AnyNumber:None

Is the death penalty a cultural universal?

….Was the question posed on the discussion forum at All about Death

As usual I can’t resist responding to the idiocy of some of the comments made on these things. Here was my reply.

“I believe that what is universal is the sense of outrage, anger, disgust and desire for vengeance that the majority of people feel when a tragic and terrible crime is committed. That is very, very human and unites us all. However the purpose of the law is to separate passion and emotion from punishment and to provide justice in both its negative AND positive connotation (punishment and grace). Removing someone securely from society for the crime they have committed does not mean killing them. 138 countries in the world have now abolished the death penalty or are ‘de facto’ abolitionist. Are they all wrong?

Consider this. A dead man cannot make amends or restitution. He does not bring the loved one back. If he wasn’t actually the culprit, and was framed or a victim of circumstance, then his life cannot be restored to him either. No matter how cruel or vindictive a crime may be, this does not give us the right to kill in return.

On the matter of murder victims’ families rights – just visit the websites of Journey of Hope or Murder Victims Families for Human Rights to learn why capital punishment is NOT the answer for people who have faced terrible loss. To the commenter above, I would also point out yet again that the law is there to provide justice – but it is not infallible. Mistakes are made, and in this day and age, we simply cannot allow a single innocent person to be sacrificed because our ugly lust for revenge demands satisfaction.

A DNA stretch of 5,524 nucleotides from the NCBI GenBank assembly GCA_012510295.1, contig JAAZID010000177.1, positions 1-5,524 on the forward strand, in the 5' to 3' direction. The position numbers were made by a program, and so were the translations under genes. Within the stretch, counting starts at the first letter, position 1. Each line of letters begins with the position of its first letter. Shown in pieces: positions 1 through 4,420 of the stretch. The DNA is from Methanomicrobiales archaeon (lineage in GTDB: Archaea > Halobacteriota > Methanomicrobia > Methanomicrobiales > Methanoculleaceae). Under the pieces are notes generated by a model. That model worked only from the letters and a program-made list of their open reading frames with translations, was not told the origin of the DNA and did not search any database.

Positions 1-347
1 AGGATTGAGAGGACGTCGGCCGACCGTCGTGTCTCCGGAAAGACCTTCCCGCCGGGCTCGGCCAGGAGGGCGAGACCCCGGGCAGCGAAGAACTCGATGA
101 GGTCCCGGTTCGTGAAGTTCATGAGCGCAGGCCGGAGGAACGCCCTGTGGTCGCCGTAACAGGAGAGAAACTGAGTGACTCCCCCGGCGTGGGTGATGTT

Finally – Americans in particular often restrict their consideration of this issue purely to their own system and their own shores – so I thank the question-setter for introducing he idea of ‘universalism’. Do we all agree that is universally acceptable to execute a man for disagreeing with his own government and holding a peaceful protest? Um, no. Do we universally believe that a female child of 9 or 10 should be stoned to death if her parents or relatives accuse her of overt sexuality? Perhaps not. How about gays? Should they be exterminated? And perhaps we should universally make executions more widespread and timed so that we can send out killing vans to harvest organs from the dead to sell on for profit? All of these things are happening TODAY in Iran, China, Nigeria and other countries. The USA’s capital punishment system is far from being part of anything universal. But it sure keeps some strange company.”

March 29, 2010 - Posted by | China, death penalty, Europe, human rights, innocence, Iran, justice, USA

2 Comments »

  1. regardless of the possibilities of restitution etc, to me it is a fundamental truth that no government should ever have the right to interfere in the life/death of those whose rights that government is sworn to uphold.

    Any state founded on the concept of human rights (at whatever level) should not have the ability to abolish those rights indefinitely (as in death).

    In an economic crisis, no government should be able to reduce costs by making the economic decision that death penalties are cheaper than life imprisonment. No judge or jury should ever be in the position of having to decide a person’s life or death – humanity is flawed, and whether through “weakness or our own deliberate fault” is open to miscarriages of justice.

    Life is not ours to take away

    Comment by Matt | March 29, 2010 | Reply


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